10. Squeeze the bill a bit tighter to slightly curl the edges. This bill will form the unopened petals in the middle of the rose.
11. Similar to steps 3 - 5, crumple the middle of the bill by folding only the middle part like a fan, making sure that the 2 long edges point upwards. Now all the petals are ready to be assembled.

3. Assembling the petals

12. Take the thinner floral stem wire (22 or 24 gauge) and bend it in half. Take the bill with no tightly curled corners (the one created in steps 8 - 11) and put it between the wire with the inside of the cup facing the bend in the wire, and the pinched sides straddling the 2 ends of the folded wire as shown.
13. Push the crumpled part of the bill tightly into the bend in the wire.
14. Bend the wires tightly around the crumpled centre so that they cross beneath the cup
15. Intertwine the crossed wires by giving them a 90 degree twist. Take note of the direction in which you have twisted the wires. The wires should be twisted in the same direction in future steps. In this example, I have twisted them in a clockwise direction when looking up from the bottom of the flower.
16. Using the longnose pliers, bend the wires back upright with about a 1 cm gap between the 2 crossed wires.
17. Take one of the curled petals and place it between the 2 wires with the cup facing upwards.
18. Tightly push the middle of the curled bill flat against the middle of the uncurled bill.
19. Fold down and cross the wires beneath the cup as in step 14.
20. Intertwine the crossed wires by giving them a 90 degree twist as in step 15.
21. On a protected flat surface (pile of magazines on a table, cutting board) flatten the crossings of the wires by pushing the tip of the linesman pliers down on the crumpled centre portion of the flower. If you do not have lineman pliers, they can be substituted using anything rigid with a small flat surface, like a roll of dimes.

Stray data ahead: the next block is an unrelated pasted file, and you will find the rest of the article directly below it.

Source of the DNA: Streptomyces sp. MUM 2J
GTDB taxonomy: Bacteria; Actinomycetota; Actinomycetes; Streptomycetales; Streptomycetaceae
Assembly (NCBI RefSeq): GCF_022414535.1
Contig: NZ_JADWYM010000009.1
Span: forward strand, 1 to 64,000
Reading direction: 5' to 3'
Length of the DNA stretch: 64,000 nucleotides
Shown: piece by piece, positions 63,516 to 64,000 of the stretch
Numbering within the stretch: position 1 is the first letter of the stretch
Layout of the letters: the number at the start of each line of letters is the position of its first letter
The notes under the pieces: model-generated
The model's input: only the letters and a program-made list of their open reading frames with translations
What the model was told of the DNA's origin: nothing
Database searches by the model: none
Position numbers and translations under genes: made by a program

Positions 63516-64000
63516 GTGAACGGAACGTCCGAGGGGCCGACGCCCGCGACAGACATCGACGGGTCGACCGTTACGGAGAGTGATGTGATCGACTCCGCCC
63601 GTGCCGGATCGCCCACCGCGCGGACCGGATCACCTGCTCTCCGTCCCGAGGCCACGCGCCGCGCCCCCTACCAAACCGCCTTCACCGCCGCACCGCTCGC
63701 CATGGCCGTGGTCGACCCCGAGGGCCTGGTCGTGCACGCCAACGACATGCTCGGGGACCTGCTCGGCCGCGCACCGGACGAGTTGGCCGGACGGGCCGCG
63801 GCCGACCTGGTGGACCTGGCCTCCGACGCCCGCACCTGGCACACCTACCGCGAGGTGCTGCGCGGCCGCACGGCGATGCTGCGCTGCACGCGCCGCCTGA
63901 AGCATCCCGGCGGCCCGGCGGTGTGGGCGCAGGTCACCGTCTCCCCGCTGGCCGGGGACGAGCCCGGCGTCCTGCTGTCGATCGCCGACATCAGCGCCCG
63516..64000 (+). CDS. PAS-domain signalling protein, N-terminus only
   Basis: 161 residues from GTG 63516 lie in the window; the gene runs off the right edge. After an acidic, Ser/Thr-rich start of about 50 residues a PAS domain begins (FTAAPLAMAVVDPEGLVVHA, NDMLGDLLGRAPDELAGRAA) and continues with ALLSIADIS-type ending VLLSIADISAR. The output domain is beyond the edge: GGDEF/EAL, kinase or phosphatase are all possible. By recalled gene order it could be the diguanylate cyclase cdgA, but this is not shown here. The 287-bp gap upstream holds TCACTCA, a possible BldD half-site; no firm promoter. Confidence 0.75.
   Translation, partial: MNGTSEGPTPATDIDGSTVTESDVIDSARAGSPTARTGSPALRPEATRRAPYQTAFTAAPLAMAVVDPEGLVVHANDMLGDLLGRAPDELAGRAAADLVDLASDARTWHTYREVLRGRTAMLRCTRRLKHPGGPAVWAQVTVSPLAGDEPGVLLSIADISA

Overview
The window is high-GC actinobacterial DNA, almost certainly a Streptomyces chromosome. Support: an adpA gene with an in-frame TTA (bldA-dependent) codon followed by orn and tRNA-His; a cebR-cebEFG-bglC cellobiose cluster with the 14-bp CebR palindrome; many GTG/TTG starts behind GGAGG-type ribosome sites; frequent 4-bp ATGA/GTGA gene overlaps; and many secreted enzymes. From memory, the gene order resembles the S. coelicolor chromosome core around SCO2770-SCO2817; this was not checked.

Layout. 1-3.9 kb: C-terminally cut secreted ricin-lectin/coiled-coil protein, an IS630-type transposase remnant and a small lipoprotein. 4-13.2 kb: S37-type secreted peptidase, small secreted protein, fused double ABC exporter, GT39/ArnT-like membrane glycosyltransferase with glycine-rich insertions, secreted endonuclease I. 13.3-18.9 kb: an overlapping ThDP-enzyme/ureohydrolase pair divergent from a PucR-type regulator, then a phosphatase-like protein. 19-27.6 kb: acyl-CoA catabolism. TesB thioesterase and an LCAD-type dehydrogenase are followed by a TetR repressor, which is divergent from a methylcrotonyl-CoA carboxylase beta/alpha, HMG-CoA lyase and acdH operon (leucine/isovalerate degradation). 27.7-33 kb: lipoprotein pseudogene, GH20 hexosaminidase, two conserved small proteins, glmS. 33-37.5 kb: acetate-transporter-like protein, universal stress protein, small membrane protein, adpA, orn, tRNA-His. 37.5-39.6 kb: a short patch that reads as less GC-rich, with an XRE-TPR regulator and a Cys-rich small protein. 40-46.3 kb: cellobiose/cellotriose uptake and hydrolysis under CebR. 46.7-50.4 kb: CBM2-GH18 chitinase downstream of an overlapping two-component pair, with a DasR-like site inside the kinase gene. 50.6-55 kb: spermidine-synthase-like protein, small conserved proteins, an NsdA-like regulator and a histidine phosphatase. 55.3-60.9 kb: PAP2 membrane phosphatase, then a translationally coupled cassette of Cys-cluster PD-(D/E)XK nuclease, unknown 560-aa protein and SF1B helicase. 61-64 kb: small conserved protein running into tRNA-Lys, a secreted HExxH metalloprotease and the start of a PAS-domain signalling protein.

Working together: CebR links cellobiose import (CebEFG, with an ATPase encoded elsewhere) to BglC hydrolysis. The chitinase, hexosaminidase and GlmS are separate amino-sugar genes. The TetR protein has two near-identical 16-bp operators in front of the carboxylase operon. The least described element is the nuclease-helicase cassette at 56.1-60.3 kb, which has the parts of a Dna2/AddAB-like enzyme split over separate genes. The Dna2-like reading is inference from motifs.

22. Repeat steps 16 - 21, three more times using the 3 remaining curled petals.
23. Using your fingers, bend the wires back upright, this time with no gap between the crossed wires.
24. Continue twisting the wires until the two ends are fully intertwined.
This is what the flower should look like after step 24 has been completed.

4. Adding the finishing touches

25. Roll one of the uncurled centre petals into a point and hold it in place using glue or tape.
26. Roll the second uncurled petal around the first point created in the previous step and glue or tape it into position.
27. Dismantle the silk flower
... by pulling off the leaves
... plucking off the bloom
... and removing the calyx.
28. Tear off about 6 inches of floral tape.
29. Pull the floral tape taut in order to make it sticky. Very tightly wrap the floral tape around the wire 1 - 2 inches immediately beneath the flower.
For best results, make sure the build-up of floral tape is a bit fatter right beneath the flower so that the calyx stays in place.
30. Push the calyx up against the bottom of the flower. Use about 12 more inches of floral tape to secure the calyx and finish wrapping the rest of the wire. If desired, use more floral tape to secure some leaves to the stem.

    bouquet of roses
Canada Money Rose                                                      U.S.A. Money Rose